After the legendary Jose Pepe Gonzalez. This was done using my new system, or at least working it out. I did a little digital cleanup on it above, below you can see the before and all the scribbling and writing I did on the page.
As for the system - the .9 mechanical pencil was way too big, so I've since brought down a .3 instead. The only other fail was, sadly, the Pilot Petit3 brush pen. It is my absolute favorite of all the brush pens I've tried because of 2 factors the rest lack - the ink flows fast enough and is black enough that it doesn't skip out or fade to a light grey at normal drawing speeds, and the nylon nib is quite narrow with a good point and is probably the stiffest one I've interviewed, meaning that it won't suddenly go form thin line to big fat blob-line because your hand inadvertently twitched or relaxed a bit. I suppose I haven't developed the fine touch needed for delicate brush drawing yet, and these hard fude brush pens are made for us ham-fisted beginners. The only reason it's a fail is because the ink isn't waterproof and smears out into the Tombow markers when I'm adding a wash. The scribbles across the top of the page are with the Copic Multiliner BS and BM (Brush Small and Brush Medium - those silly Japanese and their inadvertently funny abbreviations!) It's actually the first time I had tried the BM, and it turns out to be very stiff, though I wish the tip was finer. Between both of them they almost do the job of the Petit3, but are completely and instantly waterproof. So, with the new substitutions, my pen-and-marker-based ink and wash drawing system is quite possible perfected now.
The correction you can see along the top of her hand - where I tried to cover up some black ink with the Sharpie poster paint marker - was unfortunately the Petit3, so it bled into the white paint and stained it gray, which the waterproof inks don't do. At least I don't think they do. (EDIT - they do. Still need to find a replacement for the Sharpie poster paint markers.)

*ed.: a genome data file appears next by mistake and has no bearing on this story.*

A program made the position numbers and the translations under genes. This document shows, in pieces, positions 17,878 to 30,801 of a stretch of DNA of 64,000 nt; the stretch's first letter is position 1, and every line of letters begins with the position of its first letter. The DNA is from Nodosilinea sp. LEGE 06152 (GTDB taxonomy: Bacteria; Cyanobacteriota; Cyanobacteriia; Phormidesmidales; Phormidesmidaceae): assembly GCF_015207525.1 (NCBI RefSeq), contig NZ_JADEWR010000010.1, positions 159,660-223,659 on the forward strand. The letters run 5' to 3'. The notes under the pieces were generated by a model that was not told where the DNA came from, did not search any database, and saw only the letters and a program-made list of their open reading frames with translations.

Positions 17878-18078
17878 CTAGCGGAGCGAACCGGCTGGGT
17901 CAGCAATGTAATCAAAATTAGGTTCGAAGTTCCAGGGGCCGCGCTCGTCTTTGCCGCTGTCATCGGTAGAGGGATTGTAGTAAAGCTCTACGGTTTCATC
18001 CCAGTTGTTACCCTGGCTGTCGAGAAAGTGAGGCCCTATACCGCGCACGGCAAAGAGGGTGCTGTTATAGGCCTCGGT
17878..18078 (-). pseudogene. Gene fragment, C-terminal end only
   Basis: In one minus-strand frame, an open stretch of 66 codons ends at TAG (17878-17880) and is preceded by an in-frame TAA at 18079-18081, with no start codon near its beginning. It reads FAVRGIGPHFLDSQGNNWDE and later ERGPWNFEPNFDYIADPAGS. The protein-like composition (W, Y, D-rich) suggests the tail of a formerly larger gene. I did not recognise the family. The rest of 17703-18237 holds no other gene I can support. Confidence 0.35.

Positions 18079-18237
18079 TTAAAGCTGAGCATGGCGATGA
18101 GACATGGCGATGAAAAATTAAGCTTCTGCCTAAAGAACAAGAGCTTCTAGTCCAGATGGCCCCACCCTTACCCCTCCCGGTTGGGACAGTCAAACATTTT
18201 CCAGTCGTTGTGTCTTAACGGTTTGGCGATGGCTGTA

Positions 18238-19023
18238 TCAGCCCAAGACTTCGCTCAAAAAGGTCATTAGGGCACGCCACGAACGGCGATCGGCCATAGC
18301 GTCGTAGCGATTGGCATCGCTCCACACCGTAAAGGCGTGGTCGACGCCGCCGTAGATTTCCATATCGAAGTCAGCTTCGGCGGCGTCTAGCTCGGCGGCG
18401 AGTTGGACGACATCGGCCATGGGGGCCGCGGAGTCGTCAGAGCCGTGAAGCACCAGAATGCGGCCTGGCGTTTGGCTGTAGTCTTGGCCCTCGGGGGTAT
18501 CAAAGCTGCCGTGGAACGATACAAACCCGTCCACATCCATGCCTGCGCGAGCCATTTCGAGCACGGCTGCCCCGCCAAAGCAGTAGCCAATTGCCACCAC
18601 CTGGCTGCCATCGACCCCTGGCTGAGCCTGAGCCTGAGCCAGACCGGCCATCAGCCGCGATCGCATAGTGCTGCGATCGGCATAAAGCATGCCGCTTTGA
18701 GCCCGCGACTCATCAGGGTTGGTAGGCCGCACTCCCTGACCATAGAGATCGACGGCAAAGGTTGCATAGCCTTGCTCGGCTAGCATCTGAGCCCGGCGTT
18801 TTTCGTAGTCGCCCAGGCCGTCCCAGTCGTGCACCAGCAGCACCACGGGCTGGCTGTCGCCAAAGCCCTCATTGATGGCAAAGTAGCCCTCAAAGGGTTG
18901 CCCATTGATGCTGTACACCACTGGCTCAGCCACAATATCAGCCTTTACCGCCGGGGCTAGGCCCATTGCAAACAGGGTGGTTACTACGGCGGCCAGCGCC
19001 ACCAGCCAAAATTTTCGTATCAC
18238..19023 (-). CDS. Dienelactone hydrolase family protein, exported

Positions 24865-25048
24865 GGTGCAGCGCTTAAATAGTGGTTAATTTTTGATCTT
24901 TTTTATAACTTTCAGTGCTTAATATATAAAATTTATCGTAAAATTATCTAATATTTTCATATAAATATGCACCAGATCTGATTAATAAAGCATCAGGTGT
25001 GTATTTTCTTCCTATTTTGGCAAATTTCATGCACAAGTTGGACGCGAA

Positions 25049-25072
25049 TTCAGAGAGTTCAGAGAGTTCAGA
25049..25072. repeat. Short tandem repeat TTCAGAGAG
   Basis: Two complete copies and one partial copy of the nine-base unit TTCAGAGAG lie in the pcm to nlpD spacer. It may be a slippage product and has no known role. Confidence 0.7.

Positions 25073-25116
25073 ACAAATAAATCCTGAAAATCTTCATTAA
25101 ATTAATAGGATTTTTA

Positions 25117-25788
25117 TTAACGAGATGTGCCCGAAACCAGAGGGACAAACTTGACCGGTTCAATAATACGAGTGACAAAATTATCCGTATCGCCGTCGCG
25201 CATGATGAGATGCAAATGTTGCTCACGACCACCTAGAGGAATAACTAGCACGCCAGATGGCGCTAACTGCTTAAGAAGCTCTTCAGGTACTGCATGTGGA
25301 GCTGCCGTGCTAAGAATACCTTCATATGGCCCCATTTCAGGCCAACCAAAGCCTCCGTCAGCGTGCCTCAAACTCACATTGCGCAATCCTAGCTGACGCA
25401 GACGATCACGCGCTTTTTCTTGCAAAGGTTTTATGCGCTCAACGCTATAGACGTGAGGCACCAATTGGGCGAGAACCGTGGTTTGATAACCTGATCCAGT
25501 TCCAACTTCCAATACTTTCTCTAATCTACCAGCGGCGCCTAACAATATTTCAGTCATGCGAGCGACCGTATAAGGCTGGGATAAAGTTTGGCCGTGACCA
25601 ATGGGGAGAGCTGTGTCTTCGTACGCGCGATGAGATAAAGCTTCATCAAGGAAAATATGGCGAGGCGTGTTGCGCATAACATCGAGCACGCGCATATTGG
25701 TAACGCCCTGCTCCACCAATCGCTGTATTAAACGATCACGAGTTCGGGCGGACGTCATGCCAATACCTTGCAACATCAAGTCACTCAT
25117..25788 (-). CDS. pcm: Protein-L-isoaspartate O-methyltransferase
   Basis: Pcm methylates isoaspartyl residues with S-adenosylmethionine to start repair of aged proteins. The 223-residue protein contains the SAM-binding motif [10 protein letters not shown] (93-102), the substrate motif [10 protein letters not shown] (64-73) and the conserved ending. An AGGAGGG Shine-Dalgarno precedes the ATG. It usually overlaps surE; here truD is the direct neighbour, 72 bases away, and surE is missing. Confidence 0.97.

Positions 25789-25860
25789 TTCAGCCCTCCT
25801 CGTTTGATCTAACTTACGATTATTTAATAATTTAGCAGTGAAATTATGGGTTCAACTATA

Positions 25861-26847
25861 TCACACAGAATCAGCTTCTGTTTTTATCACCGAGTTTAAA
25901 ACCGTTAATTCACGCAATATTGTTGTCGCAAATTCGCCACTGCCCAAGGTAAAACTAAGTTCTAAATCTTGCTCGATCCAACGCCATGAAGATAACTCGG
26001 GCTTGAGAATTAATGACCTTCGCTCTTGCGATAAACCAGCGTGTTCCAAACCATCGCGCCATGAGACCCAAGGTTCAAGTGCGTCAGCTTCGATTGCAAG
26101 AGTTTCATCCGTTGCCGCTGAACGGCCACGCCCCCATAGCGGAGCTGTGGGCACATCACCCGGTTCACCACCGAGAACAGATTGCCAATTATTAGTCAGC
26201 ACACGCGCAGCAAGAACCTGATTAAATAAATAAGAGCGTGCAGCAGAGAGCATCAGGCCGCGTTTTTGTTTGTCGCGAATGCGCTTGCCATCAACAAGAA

Playing around with some ballpoint doodles, getting frustrated because they keep cutting out on me. About to give up on them. Then I decided to move beyond all this gesture and quicksketch stuff and draw in a more finished comic book style - depicting the surface again rather than just pure form and movement, and paying attention to creating a nice finish. Ah, it felt good! Been too long since I drew like this! Rather than pencil though I did the initial sketch in light grey Tombow. And on this one I tailored the Tombow wash rather extensively - you can blend the grays together beautifully using a waterbrush and the colorless blender, as well as the standard method of using a lighter marker to blend over a darker one. I really love this combination of Copics and Tombows! If I keep drawing like this I'll begin to drop back into tight mode, something I think I really need to do.